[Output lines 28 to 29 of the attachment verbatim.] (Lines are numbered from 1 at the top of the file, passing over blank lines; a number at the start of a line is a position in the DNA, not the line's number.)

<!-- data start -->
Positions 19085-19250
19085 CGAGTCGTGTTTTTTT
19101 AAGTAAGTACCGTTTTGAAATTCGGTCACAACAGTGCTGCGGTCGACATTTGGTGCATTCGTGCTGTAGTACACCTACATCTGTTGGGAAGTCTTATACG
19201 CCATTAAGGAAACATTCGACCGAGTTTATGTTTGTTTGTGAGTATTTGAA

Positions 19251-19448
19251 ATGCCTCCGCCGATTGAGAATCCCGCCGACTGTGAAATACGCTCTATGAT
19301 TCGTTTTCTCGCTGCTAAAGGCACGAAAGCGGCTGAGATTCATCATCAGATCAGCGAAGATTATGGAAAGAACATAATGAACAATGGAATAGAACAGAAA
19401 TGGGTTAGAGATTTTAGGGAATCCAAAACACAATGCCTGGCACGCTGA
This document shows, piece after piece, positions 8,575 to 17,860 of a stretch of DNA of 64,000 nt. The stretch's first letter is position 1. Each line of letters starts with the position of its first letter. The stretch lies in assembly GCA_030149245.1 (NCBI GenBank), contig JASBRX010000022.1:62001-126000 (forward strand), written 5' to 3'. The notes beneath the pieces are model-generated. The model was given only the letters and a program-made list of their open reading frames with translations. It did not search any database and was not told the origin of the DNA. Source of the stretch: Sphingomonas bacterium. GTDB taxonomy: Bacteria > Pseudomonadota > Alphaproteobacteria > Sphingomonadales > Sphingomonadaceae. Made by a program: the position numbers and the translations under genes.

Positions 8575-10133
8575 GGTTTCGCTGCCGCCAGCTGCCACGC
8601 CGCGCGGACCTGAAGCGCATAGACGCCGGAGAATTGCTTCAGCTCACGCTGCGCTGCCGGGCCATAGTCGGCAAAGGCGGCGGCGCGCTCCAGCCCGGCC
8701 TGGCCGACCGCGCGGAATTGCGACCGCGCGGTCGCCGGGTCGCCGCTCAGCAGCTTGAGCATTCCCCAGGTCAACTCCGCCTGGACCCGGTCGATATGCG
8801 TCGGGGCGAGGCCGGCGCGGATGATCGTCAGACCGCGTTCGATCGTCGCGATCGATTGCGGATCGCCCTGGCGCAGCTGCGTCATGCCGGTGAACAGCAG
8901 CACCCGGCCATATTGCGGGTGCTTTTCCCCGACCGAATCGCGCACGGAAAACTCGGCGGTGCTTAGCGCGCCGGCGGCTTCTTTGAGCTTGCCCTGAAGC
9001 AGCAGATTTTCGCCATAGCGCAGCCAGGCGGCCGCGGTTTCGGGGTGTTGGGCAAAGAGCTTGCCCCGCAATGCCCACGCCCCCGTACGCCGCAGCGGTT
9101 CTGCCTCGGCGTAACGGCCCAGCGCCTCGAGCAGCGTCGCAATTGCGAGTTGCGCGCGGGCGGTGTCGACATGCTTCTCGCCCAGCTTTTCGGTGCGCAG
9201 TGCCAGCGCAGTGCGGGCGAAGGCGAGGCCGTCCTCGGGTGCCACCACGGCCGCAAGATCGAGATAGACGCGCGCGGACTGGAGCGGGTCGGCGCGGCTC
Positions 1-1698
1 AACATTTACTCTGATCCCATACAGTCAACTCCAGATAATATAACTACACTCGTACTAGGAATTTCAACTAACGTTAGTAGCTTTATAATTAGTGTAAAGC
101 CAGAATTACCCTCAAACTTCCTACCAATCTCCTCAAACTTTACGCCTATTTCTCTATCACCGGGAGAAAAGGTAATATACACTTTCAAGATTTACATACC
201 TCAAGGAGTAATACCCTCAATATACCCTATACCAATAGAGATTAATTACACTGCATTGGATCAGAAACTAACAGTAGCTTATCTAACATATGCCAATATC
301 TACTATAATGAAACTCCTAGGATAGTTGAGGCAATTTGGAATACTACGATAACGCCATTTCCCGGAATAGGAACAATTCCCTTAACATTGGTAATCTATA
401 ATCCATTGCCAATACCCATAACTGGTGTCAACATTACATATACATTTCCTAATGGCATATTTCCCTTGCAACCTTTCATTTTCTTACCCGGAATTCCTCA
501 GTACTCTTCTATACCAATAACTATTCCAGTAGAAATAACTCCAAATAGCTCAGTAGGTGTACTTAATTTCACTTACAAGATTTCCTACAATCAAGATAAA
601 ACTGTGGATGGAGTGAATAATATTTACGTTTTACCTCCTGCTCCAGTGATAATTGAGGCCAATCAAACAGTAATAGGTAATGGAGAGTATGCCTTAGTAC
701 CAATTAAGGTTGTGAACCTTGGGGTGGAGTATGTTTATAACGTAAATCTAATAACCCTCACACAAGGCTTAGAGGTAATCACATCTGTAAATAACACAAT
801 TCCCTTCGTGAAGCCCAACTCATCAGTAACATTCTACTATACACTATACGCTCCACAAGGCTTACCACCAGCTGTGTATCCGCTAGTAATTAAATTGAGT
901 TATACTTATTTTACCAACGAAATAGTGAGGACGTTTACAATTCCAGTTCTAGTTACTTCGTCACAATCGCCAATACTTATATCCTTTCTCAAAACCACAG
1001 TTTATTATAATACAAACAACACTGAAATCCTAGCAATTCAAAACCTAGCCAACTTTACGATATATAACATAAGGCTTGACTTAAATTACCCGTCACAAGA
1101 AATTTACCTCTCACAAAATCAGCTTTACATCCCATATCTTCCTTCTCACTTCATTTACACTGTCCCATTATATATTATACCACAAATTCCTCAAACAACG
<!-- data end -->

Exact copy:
801 TCCCTTCGTGAAGCCCAACTCATCAGTAACATTCTACTATACACTATACGCTCCACAAGGCTTACCACCAGCTGTGTATCCGCTAGTAATTAAATTGAGT
901 TATACTTATTTTACCAACGAAATAGTGAGGACGTTTACAATTCCAGTTCTAGTTACTTCGTCACAATCGCCAATACTTATATCCTTTCTCAAAACCACAG